What is your emotional vocabulary?
Do you know what you feel, when you are feeling it? Do you know what angry, worried, happy, thoughtful, grateful and more feel like? Do you use these words to describe and recognize how you feel? Do you even know very many of these words? How many feelings can you list, right now? How hard or easy that task is, is a telling thing.
Surprisingly, it is important to know what you feel (that is why we therapists are always asking you!) Feelings are biochemical signals from the brain to the body to communicate to you something important. All feelings have a message associated with them. Do you know what it means when you are angry? How about sad? There are some universal meanings, and many more that are personal and circumstantial conveyed to us by how we feel.
Because feelings are signals of information, they want to be felt. If we feel them, their mission is accomplished and they will disperse. The problem for most of us is we block them. We block them based on how we were raised, societal expectations, to protect ourselves, and for other reasons. As a result, we carry around our suitcases chock full of unpacked emotions, everywhere we go.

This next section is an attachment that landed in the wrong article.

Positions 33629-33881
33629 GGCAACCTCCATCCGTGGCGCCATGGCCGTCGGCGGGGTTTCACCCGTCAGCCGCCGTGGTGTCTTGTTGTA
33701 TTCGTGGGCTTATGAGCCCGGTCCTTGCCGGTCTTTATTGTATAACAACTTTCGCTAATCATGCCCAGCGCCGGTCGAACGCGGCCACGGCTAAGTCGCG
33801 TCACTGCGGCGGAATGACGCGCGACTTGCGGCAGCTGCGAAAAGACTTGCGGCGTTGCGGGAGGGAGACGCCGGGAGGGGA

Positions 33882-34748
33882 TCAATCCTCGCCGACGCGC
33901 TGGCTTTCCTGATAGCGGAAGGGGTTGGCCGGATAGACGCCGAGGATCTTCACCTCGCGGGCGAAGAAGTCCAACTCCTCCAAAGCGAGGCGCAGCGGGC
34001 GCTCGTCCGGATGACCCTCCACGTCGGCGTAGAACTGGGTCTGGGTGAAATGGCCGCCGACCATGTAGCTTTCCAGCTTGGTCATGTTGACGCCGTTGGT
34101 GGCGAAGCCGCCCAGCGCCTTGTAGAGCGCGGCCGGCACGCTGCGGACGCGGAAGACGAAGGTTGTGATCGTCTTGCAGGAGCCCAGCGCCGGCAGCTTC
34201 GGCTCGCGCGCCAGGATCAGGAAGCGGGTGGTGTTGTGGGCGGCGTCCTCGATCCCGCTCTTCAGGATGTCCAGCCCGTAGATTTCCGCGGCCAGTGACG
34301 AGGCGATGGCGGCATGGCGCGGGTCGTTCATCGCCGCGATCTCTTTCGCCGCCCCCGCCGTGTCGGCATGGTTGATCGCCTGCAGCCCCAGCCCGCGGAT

What does that mean for us? It might mean overreacting to smaller things. It might mean overall higher levels of stress. It can lead to things like isolation and depression. It generally feels not so great.
What to do? Come to therapy of course. Let someone (me!) trained help you carefully unpack your feelings suitcases, one by one. Learn what your emotions are or were telling you, and how/when/why they got packed away. Learn how to identify and experience your emotions as they happen (mindfulness!) and how to express your needs or modify behaviors based on what they are telling you.
So, Creative, that you more fully understand my question, how does that make you feel?
(C) 2018 Creatively, LLC
The information provided in this blog is from my own clinical experiences and training. It is intended to supplement your clinical care. Never make major life changes before consulting with your treatment team. If you are unsure of your safety or wellbeing, do not hesitate to get help immediately.